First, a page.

The pH of the colon contents was significantly decreased (p < 0.05) in all three groups over the experimental period, and the GI and GI/PF groups also showed significant increases in concentrations of SCFA in the colon contents. This may be the result of oligosaccharide fermentation producing a large number of SCFA, which would decrease the pH. The SCFA concentration in the colon contents of the GI/PF group did not change significantly, but this was not significantly related to the fluctuations in the dominant bacteria in this group. The increase in DAO concentration in the serum of GI-fed mice indicated an increase in intestinal permeability, as previous work has shown that increased levels of oligosaccharides increase the intestinal permeability of mice (Minten et al., 2009). The concentration of DAO in the serum of the PF group did not change significantly during the intervention period, but levels significantly decreased upon completion of the 3-week GI/PF feeding period (p < 0.05). Metabolite TMAO plays an important role in the development of cardiovascular disease, in which elevated TMAO levels are positively correlated with cardiovascular disease. Intestinal microbes produce trimethylamine lyase, an enzyme not produced by mammals, which cleaves the C–N bond of TMAO, with the resulting “metabolic waste” released through the portal vein into the liver (Wang Z. et al., 2011). In the liver, the cleaved TMAO is oxidized by flavin monooxygenase (Kaysen et al., 2015; Romano et al., 2015). The levels of TMAO in the serum were significantly increased in mice after 3 weeks of supplementation with GI or PF (p < 0.05), while no significant change was observed in the GI/PF group. This suggests that supplementation with a single type of polysaccharides can cause dramatic changes in the intestinal microbiota of mice, resulting in damage to the intestinal microecological balance, increased intestinal permeability, and increased TMAO content.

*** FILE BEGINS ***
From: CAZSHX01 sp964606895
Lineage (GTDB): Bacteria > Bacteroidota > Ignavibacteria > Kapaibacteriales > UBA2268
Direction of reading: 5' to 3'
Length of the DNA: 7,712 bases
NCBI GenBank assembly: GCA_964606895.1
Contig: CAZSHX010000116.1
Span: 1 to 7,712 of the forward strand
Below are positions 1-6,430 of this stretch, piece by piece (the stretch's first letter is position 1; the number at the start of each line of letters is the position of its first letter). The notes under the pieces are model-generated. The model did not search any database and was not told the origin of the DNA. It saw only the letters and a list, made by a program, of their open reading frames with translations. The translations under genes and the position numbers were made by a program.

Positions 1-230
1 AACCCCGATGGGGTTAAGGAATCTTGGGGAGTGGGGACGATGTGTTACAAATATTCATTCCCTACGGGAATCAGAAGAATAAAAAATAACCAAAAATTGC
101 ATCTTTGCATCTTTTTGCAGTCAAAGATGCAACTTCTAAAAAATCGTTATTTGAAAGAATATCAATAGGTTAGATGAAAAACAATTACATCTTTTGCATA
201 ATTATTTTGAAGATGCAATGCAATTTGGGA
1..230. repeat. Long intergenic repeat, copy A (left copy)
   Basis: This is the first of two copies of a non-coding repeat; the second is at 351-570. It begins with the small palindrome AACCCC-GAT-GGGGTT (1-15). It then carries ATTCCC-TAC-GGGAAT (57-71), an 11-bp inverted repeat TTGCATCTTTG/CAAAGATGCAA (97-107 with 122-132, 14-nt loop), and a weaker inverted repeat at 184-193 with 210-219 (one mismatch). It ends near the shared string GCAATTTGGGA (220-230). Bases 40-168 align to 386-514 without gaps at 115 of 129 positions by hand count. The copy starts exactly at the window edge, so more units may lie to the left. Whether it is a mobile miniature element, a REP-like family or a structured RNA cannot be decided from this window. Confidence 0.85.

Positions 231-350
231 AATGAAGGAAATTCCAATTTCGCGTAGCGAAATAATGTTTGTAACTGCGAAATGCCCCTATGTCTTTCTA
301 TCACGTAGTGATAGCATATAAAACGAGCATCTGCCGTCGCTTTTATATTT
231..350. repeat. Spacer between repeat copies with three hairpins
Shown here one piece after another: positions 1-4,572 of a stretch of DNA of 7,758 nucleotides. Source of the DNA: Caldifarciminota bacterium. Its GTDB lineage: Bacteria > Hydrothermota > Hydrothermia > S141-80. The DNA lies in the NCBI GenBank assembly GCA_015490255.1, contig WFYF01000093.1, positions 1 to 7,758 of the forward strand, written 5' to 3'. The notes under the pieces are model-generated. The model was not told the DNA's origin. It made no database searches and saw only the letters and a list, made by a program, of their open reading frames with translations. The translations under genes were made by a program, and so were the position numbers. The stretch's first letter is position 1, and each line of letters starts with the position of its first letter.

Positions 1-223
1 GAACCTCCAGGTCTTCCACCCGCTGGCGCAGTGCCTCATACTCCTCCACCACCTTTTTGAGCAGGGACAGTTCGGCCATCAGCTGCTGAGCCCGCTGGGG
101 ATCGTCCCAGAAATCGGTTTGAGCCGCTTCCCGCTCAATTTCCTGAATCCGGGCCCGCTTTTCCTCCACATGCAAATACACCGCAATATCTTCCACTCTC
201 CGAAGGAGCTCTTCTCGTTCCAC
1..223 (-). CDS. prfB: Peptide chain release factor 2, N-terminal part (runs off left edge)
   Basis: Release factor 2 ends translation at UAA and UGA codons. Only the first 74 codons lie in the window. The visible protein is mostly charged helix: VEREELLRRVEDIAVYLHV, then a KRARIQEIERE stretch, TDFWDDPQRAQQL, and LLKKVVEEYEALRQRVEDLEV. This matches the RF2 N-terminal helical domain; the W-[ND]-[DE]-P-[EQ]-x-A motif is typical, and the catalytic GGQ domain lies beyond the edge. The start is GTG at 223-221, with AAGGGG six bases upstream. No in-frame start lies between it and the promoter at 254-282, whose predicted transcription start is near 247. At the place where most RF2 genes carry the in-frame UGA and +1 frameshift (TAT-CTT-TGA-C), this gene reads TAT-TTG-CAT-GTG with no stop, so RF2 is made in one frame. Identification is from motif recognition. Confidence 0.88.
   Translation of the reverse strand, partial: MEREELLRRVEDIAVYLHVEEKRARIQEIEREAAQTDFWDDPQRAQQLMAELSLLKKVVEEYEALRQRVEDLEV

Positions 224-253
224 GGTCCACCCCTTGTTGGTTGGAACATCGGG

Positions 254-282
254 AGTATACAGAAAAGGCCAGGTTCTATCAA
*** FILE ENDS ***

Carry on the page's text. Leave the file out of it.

The small intestine is the main organ involved in nutrient digestion, absorption, and transport, so a healthy mucosal structure is particularly important for digestive physiological function, and overall growth and development of the body. The villi are an important part of the small intestine, where they are essential for the absorption of nutrients (Caspary, 1992). However, colonization of harmful bacteria can cause damage to the intestinal villus structure. The intestinal microbiota may also cause changes at the cellular level, in addition to alterations in intestinal villus morphology (Thoreux et al., 1998). The V/F ratio reflects the functional status of the small intestine: a decrease in the ratio indicates that the mucosa is damaged, decreasing rates of digestion and absorption, and ultimately obstructing growth and development of the animal. After 3 weeks of GI/PF supplementation, the V/F ratio was significantly higher than that of the control and GI group. While the ratio was not significantly altered compared with the control in the GI group, there was a slight decrease. This may be the result of changes in the bacterial composition caused by oligosaccharides and ordinary dietary.
Maintaining the diversity of intestinal microbiota and abundance of dominant bacteria is extremely important for the health and supplementation with a single type of polysaccharides may cause dramatic changes in the intestinal microbiota, resulting in damage to the intestinal microecological balance. The addition of a combination of oligosaccharides and dietary fiber helps maintain the stability of the intestinal microecosystem.